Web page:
James Ennis, Longtime Associate Professor of Sociology, 62

An expert on social networks and social movements, he was a respected scholar

James G. Ennis, a longtime associate professor of sociology in the School of Arts and Sciences, died July 8 following a long illness. He was 62.

Ennis first came to Tufts in 1983 as an assistant professor, and was promoted to associate professor in 1987. His areas of expertise included social networks, sociological theory, research methods and social movements, and his scholarship appeared in journals such as the American Sociological Review, Social Forces and the Journal of Personality and Social Psychology.

James EnnisJames Ennis
He chaired the Department of Sociology and Anthropology from 1998 to 2005 and headed the American Sociological Association’s task force on revising areas of specialty in sociology from 2003 to 2005. He was also a member of the editorial board of the American Sociological Review from 2005 to 2008.

“Jim was a fount of ideas about American culture, and how social and professional networks form and evolve,” said James Glaser, dean of the School of Arts and Sciences. “He also absorbed responsibility, particularly when it came to important matters of faculty governance. This made him well known and well liked across the school. He still had much more to contribute, and the Tufts community is diminished by his passing.” 

Ennis received a B.A. cum laude in sociology and in psychology from Middlebury College in 1974, and was elected to Phi Beta Kappa. He earned a Ph.D. in social psychology from Harvard University in 1980. Before coming to Tufts, he was an assistant professor of sociology at the State University of New York, Plattsburgh. Ennis was a visiting scholar in Harvard’s Department of Sociology and at the Center for the Study of Education and Culture, École des Hautes Études en Sciences Sociales, Paris.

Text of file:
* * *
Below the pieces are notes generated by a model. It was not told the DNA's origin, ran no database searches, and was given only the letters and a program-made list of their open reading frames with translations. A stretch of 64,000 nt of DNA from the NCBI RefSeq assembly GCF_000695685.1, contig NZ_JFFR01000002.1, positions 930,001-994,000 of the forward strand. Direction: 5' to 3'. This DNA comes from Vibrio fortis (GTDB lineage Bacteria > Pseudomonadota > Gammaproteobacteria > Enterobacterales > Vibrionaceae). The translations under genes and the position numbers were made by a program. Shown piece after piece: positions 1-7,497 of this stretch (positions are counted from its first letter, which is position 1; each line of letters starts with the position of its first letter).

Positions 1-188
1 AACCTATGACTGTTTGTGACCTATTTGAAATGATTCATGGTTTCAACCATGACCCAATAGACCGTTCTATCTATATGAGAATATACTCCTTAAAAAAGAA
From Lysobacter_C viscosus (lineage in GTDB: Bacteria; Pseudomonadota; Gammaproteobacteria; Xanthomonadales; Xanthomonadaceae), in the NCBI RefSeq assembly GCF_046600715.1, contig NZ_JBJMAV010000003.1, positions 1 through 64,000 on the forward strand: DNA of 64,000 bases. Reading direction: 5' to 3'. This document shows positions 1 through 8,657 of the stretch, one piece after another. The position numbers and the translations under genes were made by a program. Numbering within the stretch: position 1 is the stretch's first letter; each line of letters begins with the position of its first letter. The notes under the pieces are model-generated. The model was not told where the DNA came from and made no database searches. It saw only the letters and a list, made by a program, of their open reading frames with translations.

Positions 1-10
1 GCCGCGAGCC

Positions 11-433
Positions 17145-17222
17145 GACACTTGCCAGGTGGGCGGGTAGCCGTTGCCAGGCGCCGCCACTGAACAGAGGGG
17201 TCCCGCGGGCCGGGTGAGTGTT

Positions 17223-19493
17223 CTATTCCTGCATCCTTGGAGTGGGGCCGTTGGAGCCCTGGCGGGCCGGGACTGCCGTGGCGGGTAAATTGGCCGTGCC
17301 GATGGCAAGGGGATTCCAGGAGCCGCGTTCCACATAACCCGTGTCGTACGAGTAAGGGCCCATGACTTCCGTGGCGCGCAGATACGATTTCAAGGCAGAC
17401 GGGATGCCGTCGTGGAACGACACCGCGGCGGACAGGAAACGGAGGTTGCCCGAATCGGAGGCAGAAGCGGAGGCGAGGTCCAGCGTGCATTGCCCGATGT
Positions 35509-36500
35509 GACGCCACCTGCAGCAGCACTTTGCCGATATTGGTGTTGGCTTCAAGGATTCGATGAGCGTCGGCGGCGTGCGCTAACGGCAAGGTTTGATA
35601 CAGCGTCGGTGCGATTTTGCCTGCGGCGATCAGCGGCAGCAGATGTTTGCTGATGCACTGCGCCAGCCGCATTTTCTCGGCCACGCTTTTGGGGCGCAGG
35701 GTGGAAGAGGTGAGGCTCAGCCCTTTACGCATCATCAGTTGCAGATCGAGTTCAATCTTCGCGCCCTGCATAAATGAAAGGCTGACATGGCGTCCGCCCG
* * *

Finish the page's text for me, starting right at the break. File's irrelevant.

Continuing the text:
In addition to his teaching and research, Ennis was a Tisch College Faculty Fellow during the 2011-12 academic year and used it as an opportunity to explore the intersection between sociology and photography. “My father was an amateur photographer, so I got an early interest from him,” Ennis told a writer in 2011. “In high school I learned film and darkroom chemistry, and I did that for years, until everything went digital. Starting in college, I would go to protests, festivals, any kind of big public gathering, and take pictures.”

Ennis pursued his interest in photography throughout his life, and it often overlapped with his scholarship. “There’s an interesting overlap of the start of documentary photography and the work of people like Jacob Riis and the foundation of American sociology,” Ennis said in 2011. “They both came into prominence at around the same time, and they’re looking at the same topics, like immigration, cities and systems of power.” (View Ennis’ photography on Flickr.)

“Jim was truly a kind, engaging person,” said Pawan Dhingra, the current chair of the sociology department. “He stretched the boundaries of our curriculum with his interests in art, social networks, methods and theory. What made him unique was his uplifting spirit, even during his illness. His humor and generous style will be sorely missed. Most of all, he was a caring husband and father.”

Former assistant professor of sociology Ryan Centner, A98, said, “Jim was great to me both when I was a student and years later as a faculty colleague. He will be very much missed and always remembered.” Centner is now an assistant professor of urban geography at the London School of Economics.

Ennis is survived by his wife, Gloria Garfunkel, sons Noah and Sam, A13, and a brother.

Members of the Tufts community are invited to a graveside service at Beit Olam East Cemetery, 42 Concord Road, Wayland, Massachusetts, on Friday, July 10, at 11 a.m.

A commemoration of Ennis’ life will be held on Monday, Sept. 21 from noon to 2 p.m. at Tufts Hillel, with a light lunch served.

Taylor McNeil can be reached at taylor.mcneil@tufts.edu.

Back to Top